An actual slogan plastered all over the city: "All Asses were Not Created Equal."

Billboards like this make me just want to wear a burka.

I mean, hey, we're women- we keep society going. Without the mothers and the wives and the girlfriends and the sisters- the world falls apart. Women are the glue that holds families together. The men NEED us. Adam wasn't complete in the garden of Eden without Eve. He lived in paradise and walked in a perfect relationship with GOD, but without Eve- he was still lonely.That's how important we are.

I am happy to say that my husband treats me with a great deal of respect, as do most of the men and women in my family and the people that know me well. It only takes my students about eight weeks to realize that I am force to be reckoned with, and though my bosses started out treating me like a dumb young thing, after five years, they have grown to respect me.

The above poem is actually the third revision about the same idea. The first two were just rants, and I liked this one because it's positive.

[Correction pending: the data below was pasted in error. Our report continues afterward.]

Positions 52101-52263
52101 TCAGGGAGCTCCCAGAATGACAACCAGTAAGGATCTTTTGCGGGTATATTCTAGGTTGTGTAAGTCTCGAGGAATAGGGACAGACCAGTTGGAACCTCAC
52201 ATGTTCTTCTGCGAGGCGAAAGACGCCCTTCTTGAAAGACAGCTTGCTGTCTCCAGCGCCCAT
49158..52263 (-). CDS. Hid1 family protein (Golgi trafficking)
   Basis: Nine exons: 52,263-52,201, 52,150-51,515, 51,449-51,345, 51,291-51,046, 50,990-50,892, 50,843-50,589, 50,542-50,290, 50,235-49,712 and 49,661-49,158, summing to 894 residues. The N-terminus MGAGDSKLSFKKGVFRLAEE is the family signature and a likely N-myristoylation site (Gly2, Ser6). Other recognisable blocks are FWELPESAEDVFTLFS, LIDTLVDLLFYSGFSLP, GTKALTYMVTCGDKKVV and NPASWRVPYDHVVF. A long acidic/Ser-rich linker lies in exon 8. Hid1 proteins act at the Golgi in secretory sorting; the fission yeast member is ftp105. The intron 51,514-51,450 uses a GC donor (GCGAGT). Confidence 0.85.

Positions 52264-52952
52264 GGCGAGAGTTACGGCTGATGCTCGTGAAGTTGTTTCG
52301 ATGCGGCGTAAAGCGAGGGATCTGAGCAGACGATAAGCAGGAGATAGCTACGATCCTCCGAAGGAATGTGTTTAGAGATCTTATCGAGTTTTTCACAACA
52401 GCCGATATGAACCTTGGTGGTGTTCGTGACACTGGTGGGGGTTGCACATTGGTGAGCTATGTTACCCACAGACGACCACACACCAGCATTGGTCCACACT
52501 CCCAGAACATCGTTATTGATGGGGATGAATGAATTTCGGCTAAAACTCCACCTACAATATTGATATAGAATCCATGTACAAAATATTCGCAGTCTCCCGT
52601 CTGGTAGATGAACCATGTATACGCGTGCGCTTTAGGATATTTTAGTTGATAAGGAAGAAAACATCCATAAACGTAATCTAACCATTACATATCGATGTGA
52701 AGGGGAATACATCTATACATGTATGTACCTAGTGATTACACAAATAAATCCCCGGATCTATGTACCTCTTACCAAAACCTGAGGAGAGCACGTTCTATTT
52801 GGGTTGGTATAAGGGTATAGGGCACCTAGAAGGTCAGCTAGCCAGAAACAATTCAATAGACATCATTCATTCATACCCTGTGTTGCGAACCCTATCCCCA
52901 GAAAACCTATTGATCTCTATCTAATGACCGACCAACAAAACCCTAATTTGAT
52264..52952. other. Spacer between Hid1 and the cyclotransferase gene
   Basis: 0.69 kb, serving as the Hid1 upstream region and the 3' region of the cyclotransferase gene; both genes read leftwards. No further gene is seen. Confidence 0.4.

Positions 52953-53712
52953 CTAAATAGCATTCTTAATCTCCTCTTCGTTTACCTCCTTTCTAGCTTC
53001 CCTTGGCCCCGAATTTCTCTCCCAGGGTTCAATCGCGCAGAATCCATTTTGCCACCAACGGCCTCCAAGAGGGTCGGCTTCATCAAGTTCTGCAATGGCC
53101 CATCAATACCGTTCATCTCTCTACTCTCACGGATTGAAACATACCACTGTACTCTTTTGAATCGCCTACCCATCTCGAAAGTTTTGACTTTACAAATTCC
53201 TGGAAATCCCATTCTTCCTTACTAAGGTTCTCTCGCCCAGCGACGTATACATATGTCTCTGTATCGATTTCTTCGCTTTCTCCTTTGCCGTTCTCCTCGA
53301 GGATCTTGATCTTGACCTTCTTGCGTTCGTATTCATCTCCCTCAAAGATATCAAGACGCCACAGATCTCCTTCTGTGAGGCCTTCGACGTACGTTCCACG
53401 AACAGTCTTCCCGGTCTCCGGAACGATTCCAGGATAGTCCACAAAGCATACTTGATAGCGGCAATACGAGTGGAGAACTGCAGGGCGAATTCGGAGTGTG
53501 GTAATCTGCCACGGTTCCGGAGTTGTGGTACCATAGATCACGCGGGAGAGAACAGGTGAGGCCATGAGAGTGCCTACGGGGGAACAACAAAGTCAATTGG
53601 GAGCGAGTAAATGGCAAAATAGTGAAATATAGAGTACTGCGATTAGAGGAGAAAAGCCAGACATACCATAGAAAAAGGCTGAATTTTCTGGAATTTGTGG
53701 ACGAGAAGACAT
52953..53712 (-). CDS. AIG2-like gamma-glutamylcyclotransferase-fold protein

Thanks for reading.

Wednesday, October 6, 2010

Two Pieces of Good News!

1. The editor of the Kern Valley Sun, Cathy Perfect, emailed me yesterday to say that the humorous article, "How to Make a Cheesy Bowl in a 30 Foot Travel Trailer," I sent her will probably appear in the Oct.20th edition of the KVSUN. I wrote it on a whim last week as a parody on recipe articles.

I liked it so well that I sent it off to her before posting it on my blog.

My husband thought it wouldn't make a good newspaper article, and that almost stopped me- but I decided to go with my first instinct on this one. I respect his opinion, but sometimes I have to be strong enough to follow my own judgement, especially when it comes to writing and submissions.